The report cards allow you to look up a wide range of data on both individual schools and school districts. Among other things, you've got data on test scores, finances, crime and safety and teacher licensure and experience.
In recent years, the release of the report cards has also resulted in comparisons between the Wake County and Charlotte-Mecklenburg school systems.
Looking at EOG data for kids passing both the reading and math exams, Wake continues to have a higher overall passing rate than Charlotte, 71.9 percent compared to 66.3 percent. But CMS has a higher passing rate than Wake for white, black, Hispanic, economically disadvantaged, non-economically disadvantaged and limited English proficient students.
On EOC tests, Wake also continues to be higher than CMS overall, 85.1 percent to 84.2 percent. But CMS has a higher passing rate than Wake for black, Hispanic, economically disadvantaged and limited English proficient students. Wake still narrowly outperforms CMS among white and non-economically disadvantaged students.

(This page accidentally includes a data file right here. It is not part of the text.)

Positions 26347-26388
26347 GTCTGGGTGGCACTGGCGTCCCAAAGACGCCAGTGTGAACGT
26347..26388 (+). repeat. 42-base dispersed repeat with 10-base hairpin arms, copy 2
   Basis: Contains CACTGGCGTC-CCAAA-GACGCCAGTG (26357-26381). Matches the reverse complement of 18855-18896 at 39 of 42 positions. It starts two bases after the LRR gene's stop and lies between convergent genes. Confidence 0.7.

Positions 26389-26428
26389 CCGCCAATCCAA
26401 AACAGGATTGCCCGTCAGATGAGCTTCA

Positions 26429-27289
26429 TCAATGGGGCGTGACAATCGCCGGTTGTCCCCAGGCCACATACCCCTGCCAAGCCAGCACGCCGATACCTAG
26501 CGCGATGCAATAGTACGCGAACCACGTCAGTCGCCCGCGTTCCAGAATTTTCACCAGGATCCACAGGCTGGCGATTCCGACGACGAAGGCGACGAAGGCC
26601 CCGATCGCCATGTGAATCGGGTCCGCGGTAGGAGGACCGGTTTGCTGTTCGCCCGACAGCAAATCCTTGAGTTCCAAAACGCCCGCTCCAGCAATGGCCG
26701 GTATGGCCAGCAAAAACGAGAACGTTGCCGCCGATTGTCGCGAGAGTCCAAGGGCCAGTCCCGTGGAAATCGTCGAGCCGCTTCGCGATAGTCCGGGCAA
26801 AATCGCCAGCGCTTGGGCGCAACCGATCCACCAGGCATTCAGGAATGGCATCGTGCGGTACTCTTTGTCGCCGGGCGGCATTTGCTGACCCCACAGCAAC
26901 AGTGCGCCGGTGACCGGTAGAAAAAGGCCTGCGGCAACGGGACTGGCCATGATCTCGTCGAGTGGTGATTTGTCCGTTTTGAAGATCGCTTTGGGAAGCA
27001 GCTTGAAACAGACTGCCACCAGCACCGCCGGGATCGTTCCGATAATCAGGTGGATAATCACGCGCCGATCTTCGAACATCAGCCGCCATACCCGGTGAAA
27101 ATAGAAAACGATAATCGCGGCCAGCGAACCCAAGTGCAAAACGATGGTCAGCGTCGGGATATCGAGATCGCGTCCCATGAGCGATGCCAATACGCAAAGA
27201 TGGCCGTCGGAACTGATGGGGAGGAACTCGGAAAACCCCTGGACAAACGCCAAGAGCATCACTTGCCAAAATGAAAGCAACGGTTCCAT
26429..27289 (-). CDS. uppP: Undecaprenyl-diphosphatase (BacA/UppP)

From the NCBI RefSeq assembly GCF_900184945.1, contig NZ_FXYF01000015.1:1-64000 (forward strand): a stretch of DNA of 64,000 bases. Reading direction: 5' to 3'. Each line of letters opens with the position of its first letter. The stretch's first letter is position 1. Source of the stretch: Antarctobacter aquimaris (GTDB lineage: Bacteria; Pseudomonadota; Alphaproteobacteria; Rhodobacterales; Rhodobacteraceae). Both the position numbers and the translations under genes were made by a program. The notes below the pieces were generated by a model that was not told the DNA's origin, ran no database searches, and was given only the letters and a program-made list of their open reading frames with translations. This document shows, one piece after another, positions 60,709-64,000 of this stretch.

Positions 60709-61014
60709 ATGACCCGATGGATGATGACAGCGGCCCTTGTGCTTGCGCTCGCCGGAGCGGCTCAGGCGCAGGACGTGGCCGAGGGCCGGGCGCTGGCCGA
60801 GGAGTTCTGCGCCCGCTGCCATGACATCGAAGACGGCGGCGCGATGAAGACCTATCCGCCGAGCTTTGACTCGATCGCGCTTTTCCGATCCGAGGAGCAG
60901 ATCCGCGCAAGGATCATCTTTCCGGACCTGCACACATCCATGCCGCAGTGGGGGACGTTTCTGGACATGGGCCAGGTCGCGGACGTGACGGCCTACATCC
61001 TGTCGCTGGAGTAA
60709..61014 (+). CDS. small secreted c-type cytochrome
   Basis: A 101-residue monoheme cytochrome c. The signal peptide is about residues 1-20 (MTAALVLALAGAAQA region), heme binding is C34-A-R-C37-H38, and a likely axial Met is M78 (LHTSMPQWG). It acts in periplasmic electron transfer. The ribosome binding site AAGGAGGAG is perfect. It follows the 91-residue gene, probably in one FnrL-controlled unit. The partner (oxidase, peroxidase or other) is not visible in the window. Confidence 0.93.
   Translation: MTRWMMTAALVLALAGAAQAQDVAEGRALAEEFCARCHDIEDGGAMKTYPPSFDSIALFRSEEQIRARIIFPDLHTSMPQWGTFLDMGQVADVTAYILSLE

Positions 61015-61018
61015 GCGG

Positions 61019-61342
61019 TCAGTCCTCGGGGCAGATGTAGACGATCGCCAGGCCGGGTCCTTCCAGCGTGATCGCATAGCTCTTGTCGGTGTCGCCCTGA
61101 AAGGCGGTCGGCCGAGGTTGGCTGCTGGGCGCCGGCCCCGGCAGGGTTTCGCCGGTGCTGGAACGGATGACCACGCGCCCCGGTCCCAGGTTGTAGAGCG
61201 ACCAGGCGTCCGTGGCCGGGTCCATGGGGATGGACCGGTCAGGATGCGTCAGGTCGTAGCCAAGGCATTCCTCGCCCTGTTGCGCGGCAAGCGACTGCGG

For both the EOG and EOCs results, Wake still is higher overall because it has more white and affluent students than CMS.
Supporters of Wake's old diversity policy often cite the funding disparity between the two districts to explain the recent academic gains in CMS.
The report cards show that Charlotte is spending $8260.80 per student compared to $7886.35 for Wake. That's a difference of $374.45 per student.
The funding disparity is largely due to Charlotte getting $384.38 more per student in federal dollars than Wake. Charlotte also gets $22.33 more per student in state dollars than Wake. But Wake is getting $32.26 more in local dollars than CMS.